IPCC Fourth Assessment Report: Climate Change 2007
Climate Change 2007: Working Group III: Mitigation of Climate Change

9.6.3 Policies to improve forest management

Industrialized countries generally have sufficient resources to implement policy changes in public forests. However, the fact that these forests are already managed to relatively high standards may limit possibilities for increasing sequestration through changed management practices (e.g., by changing species mix, lengthening rotations, reducing harvest damage and or accelerating replanting rates). There may be possibilities to reduce harvest rates to increase carbon storage however, for example, by reducing harvest rates and/or harvest damage.

Governments typically have less authority to regulate land use on private lands, and so have relied upon providing incentives to maintain forest cover, or to improve management. These incentives can take the form of tax credits, subsidies, cost sharing, contracts, technical assistance, and environmental service payments. In the United States, for example, several government programmes promote the establishment, retention, and improved management of forest cover on private lands, often of marginal agricultural quality (Box 9.4; Gaddis et al., 1995).

The lack of robust institutional and regulatory frameworks, trained personnel, and secure land tenure has constrained the effectiveness of forest management in many developing countries (Tacconi et al., 2003; Box 9.5). Africa, for example, had about 649 million forested hectares as of 2000 (FAO, 2001). Of this, only 5.5 million ha (0.8%) had long-term management plans, and only 0.9 million ha (0.1%) were certified to sound forestry standards. Thus far, efforts to improve logging practices in developing countries have met with limited success. For example, reduced-impact logging (RIL) techniques would increase carbon storage over traditional logging, but have not been widely adopted by logging companies, even when they lead to cost savings (Holmes et al., 2002). Nevertheless, there are several examples where large investments in building technical and institutional capacity have dramatically improved forestry practices (Dourojeanni, 1999).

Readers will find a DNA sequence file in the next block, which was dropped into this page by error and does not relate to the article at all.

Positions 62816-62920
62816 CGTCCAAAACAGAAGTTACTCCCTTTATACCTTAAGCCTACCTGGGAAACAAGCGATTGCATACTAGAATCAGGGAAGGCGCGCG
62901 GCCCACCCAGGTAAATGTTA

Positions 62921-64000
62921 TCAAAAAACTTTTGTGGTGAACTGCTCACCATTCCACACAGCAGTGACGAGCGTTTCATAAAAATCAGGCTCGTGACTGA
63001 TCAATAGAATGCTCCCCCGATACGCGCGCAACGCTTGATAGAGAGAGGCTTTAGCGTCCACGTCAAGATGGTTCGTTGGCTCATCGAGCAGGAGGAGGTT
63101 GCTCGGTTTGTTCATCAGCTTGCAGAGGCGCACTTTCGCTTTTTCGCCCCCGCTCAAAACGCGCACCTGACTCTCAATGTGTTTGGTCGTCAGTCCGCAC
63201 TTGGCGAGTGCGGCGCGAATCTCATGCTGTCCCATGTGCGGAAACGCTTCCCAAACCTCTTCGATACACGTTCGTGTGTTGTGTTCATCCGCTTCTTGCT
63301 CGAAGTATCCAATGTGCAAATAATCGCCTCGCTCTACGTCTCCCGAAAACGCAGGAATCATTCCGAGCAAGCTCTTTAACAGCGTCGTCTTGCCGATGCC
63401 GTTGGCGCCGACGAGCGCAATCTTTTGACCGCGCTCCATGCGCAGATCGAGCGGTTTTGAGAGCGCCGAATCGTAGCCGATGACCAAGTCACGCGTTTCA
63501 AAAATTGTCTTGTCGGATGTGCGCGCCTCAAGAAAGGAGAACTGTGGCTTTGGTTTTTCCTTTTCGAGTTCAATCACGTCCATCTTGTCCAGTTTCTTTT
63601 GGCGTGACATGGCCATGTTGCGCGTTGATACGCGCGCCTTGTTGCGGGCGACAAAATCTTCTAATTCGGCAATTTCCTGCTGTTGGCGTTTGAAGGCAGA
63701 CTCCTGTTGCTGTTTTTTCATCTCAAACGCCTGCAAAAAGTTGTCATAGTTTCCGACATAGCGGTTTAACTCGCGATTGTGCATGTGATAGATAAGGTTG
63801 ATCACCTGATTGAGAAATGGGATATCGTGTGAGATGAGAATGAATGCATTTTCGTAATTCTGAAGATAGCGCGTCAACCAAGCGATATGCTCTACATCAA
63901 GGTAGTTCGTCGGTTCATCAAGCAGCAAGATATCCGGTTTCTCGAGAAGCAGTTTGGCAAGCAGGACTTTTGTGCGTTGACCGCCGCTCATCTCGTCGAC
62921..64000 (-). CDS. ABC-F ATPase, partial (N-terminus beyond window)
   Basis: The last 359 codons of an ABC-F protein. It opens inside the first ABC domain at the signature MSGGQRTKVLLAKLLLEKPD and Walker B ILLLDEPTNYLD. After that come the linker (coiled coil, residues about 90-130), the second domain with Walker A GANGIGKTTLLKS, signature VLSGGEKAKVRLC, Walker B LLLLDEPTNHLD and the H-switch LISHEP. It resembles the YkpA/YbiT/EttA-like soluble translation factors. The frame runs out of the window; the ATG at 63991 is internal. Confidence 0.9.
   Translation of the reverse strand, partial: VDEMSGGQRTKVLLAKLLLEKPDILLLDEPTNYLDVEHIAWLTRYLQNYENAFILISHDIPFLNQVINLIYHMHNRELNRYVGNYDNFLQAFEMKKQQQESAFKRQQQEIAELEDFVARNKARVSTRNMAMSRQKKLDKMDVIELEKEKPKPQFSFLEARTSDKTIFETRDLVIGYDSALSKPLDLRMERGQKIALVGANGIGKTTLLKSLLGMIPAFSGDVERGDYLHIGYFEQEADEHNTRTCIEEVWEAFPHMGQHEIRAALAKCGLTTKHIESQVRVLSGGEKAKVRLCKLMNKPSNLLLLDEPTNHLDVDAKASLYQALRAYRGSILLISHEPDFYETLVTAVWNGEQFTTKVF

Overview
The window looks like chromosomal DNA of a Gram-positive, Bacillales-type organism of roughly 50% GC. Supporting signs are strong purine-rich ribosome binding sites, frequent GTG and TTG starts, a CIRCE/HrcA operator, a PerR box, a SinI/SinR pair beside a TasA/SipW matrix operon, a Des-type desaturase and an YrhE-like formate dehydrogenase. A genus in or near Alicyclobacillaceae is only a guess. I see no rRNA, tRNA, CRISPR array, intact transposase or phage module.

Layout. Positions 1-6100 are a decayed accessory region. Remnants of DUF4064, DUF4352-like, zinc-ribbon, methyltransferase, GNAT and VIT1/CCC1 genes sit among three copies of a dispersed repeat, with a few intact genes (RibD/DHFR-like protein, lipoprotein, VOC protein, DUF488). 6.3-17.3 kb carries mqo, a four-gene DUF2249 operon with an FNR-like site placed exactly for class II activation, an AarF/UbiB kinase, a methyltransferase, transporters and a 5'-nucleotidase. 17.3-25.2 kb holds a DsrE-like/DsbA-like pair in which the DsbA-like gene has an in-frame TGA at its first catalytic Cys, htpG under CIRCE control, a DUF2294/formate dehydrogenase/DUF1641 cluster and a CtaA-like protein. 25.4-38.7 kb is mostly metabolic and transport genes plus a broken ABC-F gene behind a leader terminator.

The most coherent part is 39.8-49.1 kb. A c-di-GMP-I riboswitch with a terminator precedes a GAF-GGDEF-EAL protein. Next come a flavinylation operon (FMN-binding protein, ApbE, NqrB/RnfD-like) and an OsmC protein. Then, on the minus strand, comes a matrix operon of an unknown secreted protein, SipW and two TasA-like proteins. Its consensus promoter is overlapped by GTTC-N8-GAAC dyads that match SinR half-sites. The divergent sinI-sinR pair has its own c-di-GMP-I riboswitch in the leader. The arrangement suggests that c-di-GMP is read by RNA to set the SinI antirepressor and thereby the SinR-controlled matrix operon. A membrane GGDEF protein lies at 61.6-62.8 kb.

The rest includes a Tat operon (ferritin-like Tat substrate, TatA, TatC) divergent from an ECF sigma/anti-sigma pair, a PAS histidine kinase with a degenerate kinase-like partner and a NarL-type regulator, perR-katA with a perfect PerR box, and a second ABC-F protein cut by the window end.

Box 9.4: Non-climate forest policies as an element of carbon management in the United States

Many programmes in the United States support the establishment, retention, and improved management of forest cover on private lands. These entail contracts and subsidies to private landowners to improve or change land-use management practices. USDA also provides technical information, research services, cost sharing and other financial incentives to improve land management practices, including foresting marginal agricultural lands, and improving the management of existing of forests. Examples include the Conservation Reserve Program; Forestry Incentives Program, and Partners for Wildlife; (Richards et al., 2006). For example, in the 20-year period between 1974 and 1994, the Forestry Incentives Program spent 200 US$ million to fund 1.34 million hectares of tree planting; 0.58 million hectares of stand improvement; and 11 million hectares of site preparation for natural regeneration (Gaddis et al., 1995).

Richards et al. (2006) suggest that substantial gains in carbon sequestration and storage could be achieved by increasing the resources and scope of these programmes and through new results-based programmes, which would reward landowners based on the actual carbon they sequester or store.

Box 9.5: Non-climate forest policies as an element of carbon management in Africa

Forest and land use policies across African countries have historically passed through two types of governance: Under traditional systems controlled by families, traditional leaders and communities, decisions regarding land allocation, redistribution and protection were the responsibility of local leaders. Most land and resources were under relatively sustainable management by nomadic or agro-pastoralist communities who developed systems to cope with vulnerable conditions. Agriculture was typically limited to shifting cultivation, with forest and range resources managed for multiple benefits.

Under central government systems, land-use policies are sectoral-focused, with strong governance in the agricultural sector. Agriculture expansion policies typically dominate land use at the expense of forestry and rangeland management. This has greatly influenced present day forest and range policies and practices and resulted in vast land degradation (IUCN, 2002; 2004).The adoption of centralized land management policies and legislation system has often brought previously community-oriented land management systems into national frameworks, largely without the consent and involvement of local communities. Central control is reflected in large protected areas, with entry of local communities prevented.